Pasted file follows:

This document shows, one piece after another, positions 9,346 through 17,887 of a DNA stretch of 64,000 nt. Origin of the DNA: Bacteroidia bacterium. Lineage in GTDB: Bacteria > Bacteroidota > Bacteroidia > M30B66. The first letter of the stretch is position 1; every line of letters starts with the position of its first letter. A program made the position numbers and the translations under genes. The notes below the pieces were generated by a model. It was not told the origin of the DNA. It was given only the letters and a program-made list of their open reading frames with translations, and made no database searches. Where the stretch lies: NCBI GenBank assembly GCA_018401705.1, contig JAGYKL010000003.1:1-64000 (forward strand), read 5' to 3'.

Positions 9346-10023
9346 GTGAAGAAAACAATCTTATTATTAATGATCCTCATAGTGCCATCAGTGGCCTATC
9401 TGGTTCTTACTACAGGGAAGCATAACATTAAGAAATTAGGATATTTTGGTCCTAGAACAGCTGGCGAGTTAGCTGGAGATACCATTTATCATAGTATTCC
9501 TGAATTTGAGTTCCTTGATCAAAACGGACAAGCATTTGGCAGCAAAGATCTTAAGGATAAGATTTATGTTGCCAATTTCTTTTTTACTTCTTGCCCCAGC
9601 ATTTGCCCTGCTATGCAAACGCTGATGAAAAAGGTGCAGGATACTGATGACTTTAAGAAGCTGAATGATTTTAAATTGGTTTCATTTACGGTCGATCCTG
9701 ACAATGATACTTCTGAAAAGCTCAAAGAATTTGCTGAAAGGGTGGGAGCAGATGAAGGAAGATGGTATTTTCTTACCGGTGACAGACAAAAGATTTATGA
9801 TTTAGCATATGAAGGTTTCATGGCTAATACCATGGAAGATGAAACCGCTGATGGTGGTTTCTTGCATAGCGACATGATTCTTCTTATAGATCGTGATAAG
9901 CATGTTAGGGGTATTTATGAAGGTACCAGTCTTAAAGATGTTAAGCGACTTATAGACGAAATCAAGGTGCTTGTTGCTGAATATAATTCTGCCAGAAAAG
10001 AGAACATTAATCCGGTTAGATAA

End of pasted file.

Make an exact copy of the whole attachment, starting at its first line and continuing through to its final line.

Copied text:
This document shows, one piece after another, positions 9,346 through 17,887 of a DNA stretch of 64,000 nt. Origin of the DNA: Bacteroidia bacterium. Lineage in GTDB: Bacteria > Bacteroidota > Bacteroidia > M30B66. The first letter of the stretch is position 1; every line of letters starts with the position of its first letter. A program made the position numbers and the translations under genes. The notes below the pieces were generated by a model. It was not told the origin of the DNA. It was given only the letters and a program-made list of their open reading frames with translations, and made no database searches. Where the stretch lies: NCBI GenBank assembly GCA_018401705.1, contig JAGYKL010000003.1:1-64000 (forward strand), read 5' to 3'.

Positions 9346-10023
9346 GTGAAGAAAACAATCTTATTATTAATGATCCTCATAGTGCCATCAGTGGCCTATC
9401 TGGTTCTTACTACAGGGAAGCATAACATTAAGAAATTAGGATATTTTGGTCCTAGAACAGCTGGCGAGTTAGCTGGAGATACCATTTATCATAGTATTCC
9501 TGAATTTGAGTTCCTTGATCAAAACGGACAAGCATTTGGCAGCAAAGATCTTAAGGATAAGATTTATGTTGCCAATTTCTTTTTTACTTCTTGCCCCAGC
9601 ATTTGCCCTGCTATGCAAACGCTGATGAAAAAGGTGCAGGATACTGATGACTTTAAGAAGCTGAATGATTTTAAATTGGTTTCATTTACGGTCGATCCTG
9701 ACAATGATACTTCTGAAAAGCTCAAAGAATTTGCTGAAAGGGTGGGAGCAGATGAAGGAAGATGGTATTTTCTTACCGGTGACAGACAAAAGATTTATGA
9801 TTTAGCATATGAAGGTTTCATGGCTAATACCATGGAAGATGAAACCGCTGATGGTGGTTTCTTGCATAGCGACATGATTCTTCTTATAGATCGTGATAAG
9901 CATGTTAGGGGTATTTATGAAGGTACCAGTCTTAAAGATGTTAAGCGACTTATAGACGAAATCAAGGTGCTTGTTGCTGAATATAATTCTGCCAGAAAAG
10001 AGAACATTAATCCGGTTAGATAA